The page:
This article is incomplete.(July 2014)
Utne Reader, cover from the January–February 2012 issue
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Utne Reader (also known as Utne) is a quarterly American magazine that collects and reprints articles on politics, culture, and the environment, generally from alternative media sources including journals, newsletters, weeklies, zines, music, and DVDs.
The magazine's writers and editors contribute book, film, and music reviews and original articles which tend to focus on emerging cultural trends. The magazine's website produces ten blogs covering politics, environment, media, spirituality, science and technology, great writing, and the arts. The publication takes its name from founder Eric Utne. "Utne" rhymes with the English word "chutney" and is Norwegian for "far out".
The magazine was founded in 1984 by Eric Utne as the Utne Reader. Eric Utne chaired the magazine until the late 1990s when his then-wife Nina Rothschild Utne took over. The magazine was headquartered in Minneapolis.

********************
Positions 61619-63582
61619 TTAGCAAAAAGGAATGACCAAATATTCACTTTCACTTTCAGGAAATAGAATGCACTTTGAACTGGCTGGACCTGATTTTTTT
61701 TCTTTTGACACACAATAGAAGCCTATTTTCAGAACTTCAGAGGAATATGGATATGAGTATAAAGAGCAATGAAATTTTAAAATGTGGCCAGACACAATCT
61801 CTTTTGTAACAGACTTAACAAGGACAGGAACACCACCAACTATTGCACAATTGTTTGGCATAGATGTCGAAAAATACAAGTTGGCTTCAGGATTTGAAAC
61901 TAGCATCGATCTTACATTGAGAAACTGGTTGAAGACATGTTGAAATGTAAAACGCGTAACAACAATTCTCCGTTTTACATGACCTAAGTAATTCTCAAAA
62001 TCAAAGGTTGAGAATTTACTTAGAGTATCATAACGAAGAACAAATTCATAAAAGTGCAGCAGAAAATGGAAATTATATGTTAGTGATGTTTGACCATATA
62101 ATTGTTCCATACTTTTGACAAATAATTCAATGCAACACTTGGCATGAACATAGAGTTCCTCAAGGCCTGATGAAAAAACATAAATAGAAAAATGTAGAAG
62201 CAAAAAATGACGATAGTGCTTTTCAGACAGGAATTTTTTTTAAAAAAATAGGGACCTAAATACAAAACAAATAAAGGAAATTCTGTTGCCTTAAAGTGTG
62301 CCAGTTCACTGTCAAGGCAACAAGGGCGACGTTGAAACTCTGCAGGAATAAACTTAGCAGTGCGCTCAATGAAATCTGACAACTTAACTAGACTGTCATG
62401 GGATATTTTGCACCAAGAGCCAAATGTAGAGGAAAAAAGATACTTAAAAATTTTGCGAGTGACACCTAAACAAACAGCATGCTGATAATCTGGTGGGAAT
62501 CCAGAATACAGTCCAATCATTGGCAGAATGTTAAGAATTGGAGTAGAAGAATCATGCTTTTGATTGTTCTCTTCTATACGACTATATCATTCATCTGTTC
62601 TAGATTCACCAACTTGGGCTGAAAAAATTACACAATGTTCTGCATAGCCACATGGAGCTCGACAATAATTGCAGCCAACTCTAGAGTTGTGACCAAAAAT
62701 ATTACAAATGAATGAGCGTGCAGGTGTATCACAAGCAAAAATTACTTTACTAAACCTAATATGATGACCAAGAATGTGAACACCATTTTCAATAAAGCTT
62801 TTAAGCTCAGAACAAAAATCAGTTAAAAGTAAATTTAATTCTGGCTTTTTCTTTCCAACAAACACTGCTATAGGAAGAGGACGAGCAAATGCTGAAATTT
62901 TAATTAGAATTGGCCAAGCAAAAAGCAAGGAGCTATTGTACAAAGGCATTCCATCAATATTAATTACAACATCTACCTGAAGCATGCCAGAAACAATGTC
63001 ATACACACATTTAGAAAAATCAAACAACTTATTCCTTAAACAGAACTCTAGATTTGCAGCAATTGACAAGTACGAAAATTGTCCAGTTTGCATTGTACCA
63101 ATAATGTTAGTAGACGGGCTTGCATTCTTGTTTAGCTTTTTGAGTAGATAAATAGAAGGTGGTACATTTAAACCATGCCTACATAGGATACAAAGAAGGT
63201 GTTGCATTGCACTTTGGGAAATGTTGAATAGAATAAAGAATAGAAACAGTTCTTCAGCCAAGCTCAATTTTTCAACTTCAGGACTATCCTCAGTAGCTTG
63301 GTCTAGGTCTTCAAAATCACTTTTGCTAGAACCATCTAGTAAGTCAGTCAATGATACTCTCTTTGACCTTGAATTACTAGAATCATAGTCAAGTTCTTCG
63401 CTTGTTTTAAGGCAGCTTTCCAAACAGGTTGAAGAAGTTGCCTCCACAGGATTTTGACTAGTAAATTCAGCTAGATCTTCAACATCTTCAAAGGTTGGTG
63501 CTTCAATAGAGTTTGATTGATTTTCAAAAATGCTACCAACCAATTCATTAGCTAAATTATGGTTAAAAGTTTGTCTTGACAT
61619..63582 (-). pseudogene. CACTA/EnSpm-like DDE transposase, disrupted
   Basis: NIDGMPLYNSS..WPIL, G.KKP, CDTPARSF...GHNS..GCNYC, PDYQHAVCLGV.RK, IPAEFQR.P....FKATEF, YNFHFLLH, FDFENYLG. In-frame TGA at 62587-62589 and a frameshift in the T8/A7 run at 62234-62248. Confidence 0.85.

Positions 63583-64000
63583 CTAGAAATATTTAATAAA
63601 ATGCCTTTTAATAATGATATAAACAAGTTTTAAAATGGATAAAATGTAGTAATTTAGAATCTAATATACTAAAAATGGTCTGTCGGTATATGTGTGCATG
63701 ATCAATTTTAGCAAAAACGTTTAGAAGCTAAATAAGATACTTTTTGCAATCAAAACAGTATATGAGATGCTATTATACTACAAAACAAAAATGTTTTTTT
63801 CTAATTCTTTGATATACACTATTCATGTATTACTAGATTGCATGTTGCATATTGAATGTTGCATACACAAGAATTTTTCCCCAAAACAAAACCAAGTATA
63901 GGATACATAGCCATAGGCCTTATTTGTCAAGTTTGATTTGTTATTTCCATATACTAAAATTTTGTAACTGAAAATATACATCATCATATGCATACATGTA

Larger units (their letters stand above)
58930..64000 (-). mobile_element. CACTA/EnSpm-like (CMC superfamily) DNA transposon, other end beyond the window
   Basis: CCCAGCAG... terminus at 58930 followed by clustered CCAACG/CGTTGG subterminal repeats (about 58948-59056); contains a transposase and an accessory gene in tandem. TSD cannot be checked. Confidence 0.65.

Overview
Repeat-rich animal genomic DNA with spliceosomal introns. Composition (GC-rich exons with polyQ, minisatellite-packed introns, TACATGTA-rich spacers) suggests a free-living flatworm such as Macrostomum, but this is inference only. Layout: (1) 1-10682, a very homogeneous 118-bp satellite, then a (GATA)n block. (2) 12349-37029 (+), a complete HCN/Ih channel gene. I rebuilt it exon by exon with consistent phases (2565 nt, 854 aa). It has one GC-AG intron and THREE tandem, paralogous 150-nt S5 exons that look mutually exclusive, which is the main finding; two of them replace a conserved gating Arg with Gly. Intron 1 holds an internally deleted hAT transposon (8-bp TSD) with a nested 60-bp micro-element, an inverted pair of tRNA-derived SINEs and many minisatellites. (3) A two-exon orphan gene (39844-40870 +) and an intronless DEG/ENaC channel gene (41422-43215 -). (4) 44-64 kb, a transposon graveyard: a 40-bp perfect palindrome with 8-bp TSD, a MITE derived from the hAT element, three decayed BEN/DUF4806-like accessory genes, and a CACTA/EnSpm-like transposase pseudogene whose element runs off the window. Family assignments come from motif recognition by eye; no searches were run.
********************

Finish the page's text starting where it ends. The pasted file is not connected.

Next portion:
The cover logo was changed to simply Utne in 2003, continuing until 2006, with the subtitle, A Different Read on Life.
In 2006 the magazine was purchased by Ogden Publications, publishers of Grit, Mother Earth News, Natural Home, and other magazines. The earlier title Utne Reader was brought back, and the magazine refocused on its original mission to reprint "the best of the alternative press".
According to The New York Times, Utne Reader was a leader of the salon movement of the 1980s, devoted to debate on the issues of the day. Utne Reader was an early source of coverage of the mythopoetic men's movement when it first surfaced in the early 1990s.
Utne Independent Press Awards
Every year, the magazine gives out its Utne Independent Press Awards, which honor alternative and independent magazines from around the world. Past winners include the Wilson Quarterly, In These Times, Virginia Quarterly Review, Mother Jones, Orion, High Country News, Gnosis and New Internationalist.
In popular culture
In the webcomic Narbonic, in one of the first few strips in the series, the lab's intern is shown reading the magazine. Later in the comic series, another character makes a reference to the magazine.
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- "Archived copy". Archived from the original on September 27, 2007. Retrieved June 6, 2007.
- Jonathan Rabinovitz (April 13, 1992). "An Attempted Comeback for the Literary Salon". The New York Times. Retrieved March 25, 2008.
- "Archived copy". Archived from the original on May 15, 2007. Retrieved May 8, 2007.
- Utne Independent Press Awards
- Winners of the 2010 Utne Independent Press Awards